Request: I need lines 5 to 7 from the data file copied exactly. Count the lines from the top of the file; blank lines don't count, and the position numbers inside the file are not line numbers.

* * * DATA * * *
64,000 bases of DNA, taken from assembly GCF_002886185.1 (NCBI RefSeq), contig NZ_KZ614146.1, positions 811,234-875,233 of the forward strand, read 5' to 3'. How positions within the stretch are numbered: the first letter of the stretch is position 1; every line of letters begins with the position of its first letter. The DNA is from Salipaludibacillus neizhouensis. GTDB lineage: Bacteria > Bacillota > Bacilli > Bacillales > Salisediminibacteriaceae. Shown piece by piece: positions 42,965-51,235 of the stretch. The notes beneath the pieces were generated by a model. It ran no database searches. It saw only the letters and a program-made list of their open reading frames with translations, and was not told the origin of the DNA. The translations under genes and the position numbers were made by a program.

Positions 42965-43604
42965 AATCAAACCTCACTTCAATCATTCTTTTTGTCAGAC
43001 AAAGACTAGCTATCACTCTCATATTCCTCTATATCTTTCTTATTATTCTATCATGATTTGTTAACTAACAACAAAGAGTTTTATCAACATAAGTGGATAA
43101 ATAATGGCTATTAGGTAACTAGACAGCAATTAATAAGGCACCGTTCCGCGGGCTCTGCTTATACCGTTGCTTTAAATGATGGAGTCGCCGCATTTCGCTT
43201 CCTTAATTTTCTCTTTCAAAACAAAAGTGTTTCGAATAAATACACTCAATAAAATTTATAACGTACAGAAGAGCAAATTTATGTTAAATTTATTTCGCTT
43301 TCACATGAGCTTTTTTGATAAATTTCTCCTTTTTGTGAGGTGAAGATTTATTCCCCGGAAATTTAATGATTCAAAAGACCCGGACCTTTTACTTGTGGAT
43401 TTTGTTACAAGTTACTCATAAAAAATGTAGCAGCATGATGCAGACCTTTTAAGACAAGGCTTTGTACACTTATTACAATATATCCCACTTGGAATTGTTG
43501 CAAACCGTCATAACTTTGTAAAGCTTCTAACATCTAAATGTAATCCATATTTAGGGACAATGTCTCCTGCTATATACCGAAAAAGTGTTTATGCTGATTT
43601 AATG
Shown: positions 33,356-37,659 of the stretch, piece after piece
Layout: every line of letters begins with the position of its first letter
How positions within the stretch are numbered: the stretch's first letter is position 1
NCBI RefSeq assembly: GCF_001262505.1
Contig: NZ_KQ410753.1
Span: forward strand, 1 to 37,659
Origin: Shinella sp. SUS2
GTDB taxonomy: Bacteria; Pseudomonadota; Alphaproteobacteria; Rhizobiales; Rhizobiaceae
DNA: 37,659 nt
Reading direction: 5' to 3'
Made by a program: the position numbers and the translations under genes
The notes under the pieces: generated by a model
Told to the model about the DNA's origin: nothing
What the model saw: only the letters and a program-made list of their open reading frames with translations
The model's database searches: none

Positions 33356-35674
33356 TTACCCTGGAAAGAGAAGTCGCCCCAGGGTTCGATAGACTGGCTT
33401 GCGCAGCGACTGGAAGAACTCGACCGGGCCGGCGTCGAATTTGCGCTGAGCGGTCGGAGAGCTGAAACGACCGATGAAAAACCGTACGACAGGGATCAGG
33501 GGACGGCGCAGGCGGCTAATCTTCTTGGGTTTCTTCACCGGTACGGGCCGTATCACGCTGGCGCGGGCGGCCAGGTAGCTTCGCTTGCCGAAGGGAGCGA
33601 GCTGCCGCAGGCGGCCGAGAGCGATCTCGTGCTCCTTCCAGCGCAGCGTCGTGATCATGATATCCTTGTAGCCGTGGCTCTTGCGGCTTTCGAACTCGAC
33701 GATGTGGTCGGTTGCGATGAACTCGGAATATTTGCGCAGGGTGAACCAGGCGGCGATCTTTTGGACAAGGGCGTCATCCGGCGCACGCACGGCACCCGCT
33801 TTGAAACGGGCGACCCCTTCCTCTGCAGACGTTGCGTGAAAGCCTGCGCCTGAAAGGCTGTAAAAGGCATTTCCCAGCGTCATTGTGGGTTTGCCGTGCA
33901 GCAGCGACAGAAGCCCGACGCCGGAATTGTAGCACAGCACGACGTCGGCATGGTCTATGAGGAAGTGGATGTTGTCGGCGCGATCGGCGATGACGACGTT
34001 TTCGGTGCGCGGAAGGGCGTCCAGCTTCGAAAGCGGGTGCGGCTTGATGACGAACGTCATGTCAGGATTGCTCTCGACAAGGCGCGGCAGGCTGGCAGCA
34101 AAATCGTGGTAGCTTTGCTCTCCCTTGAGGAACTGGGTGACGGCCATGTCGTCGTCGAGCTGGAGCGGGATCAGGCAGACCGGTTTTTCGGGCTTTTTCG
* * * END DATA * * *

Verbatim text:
43101 ATAATGGCTATTAGGTAACTAGACAGCAATTAATAAGGCACCGTTCCGCGGGCTCTGCTTATACCGTTGCTTTAAATGATGGAGTCGCCGCATTTCGCTT
43201 CCTTAATTTTCTCTTTCAAAACAAAAGTGTTTCGAATAAATACACTCAATAAAATTTATAACGTACAGAAGAGCAAATTTATGTTAAATTTATTTCGCTT
43301 TCACATGAGCTTTTTTGATAAATTTCTCCTTTTTGTGAGGTGAAGATTTATTCCCCGGAAATTTAATGATTCAAAAGACCCGGACCTTTTACTTGTGGAT